Vendors want to return to Sakchi market as veggie stocks rot
The Wholesale Sabji Vikreta Sangh in Jamshedpur has suffered a loss of more than Rs 5 lakh in the past two months, as a result of inadequate storage facilities during the Covid-19 pandemic.
The Sangh, a voluntary group of 60 vegetable vendors, has now requested the East Singhbhum deputy commissioner, Ravi Shankar Shukla to allow them to sell their vegetables from the Sakchi wholesale market, their original place.
In early April, the East Singhbhum district administration had identified a number of temporary open markets for vegetable vendors to let people follow social-distancing norms.
The vegetable sellers became the worst sufferers as their stocks rotted due to extreme weather conditions in the past two months.
The Sakchi vegetable market was shifted to the mini bus stand.
“The produce we sell is left overnight under open sky. Be it extreme heat or rain, we have suffered losses. If we transport the stock to the store house in the Sakchi wholesale market, it costs us a lot. Therefore, most of us are forced to leave it there overnight,” said Ranbir Mandal, the joint secretary of the organisation.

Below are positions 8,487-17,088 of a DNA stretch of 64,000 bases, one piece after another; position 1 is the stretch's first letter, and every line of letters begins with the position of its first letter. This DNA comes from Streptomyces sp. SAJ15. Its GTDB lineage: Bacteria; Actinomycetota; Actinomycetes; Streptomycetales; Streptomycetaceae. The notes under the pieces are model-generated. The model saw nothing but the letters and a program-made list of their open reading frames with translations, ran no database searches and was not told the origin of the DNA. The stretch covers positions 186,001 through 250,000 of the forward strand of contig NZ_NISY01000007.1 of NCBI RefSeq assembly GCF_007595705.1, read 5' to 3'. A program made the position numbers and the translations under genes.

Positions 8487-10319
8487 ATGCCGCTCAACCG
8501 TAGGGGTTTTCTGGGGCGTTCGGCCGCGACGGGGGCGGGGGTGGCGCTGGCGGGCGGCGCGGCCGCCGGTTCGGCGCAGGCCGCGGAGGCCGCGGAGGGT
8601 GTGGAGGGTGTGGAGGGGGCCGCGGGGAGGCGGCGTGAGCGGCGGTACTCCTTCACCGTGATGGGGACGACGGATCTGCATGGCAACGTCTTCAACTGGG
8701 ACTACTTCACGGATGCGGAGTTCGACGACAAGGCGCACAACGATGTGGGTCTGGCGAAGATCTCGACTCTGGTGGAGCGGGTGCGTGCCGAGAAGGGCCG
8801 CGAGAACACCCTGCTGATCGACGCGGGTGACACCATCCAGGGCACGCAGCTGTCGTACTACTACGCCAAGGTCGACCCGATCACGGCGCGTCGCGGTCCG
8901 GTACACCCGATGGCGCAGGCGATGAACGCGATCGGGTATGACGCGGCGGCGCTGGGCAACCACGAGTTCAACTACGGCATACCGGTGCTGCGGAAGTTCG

A few representatives of the Sangh have already submitted a memorandum to Shukla regarding this issue.
Members of the association said other vendors across the city have been facing the same problem but strict restrictions during the pandemic have compelled them to sell from the temporary markets.
“The Sakchi wholesale market has storage facilities. Thus the wastage is minimised and so are losses. Vendors like us only sell green vegetables and tomatoes which can’t be preserved for a longer duration. But here in the open market, each one of us have faced financial loss. We have assured the officials of the administration that we shall follow all social-distancing norms in our shops too,” said Mandal.
The East Singhbhum administration officials said they shall decide in a day or two.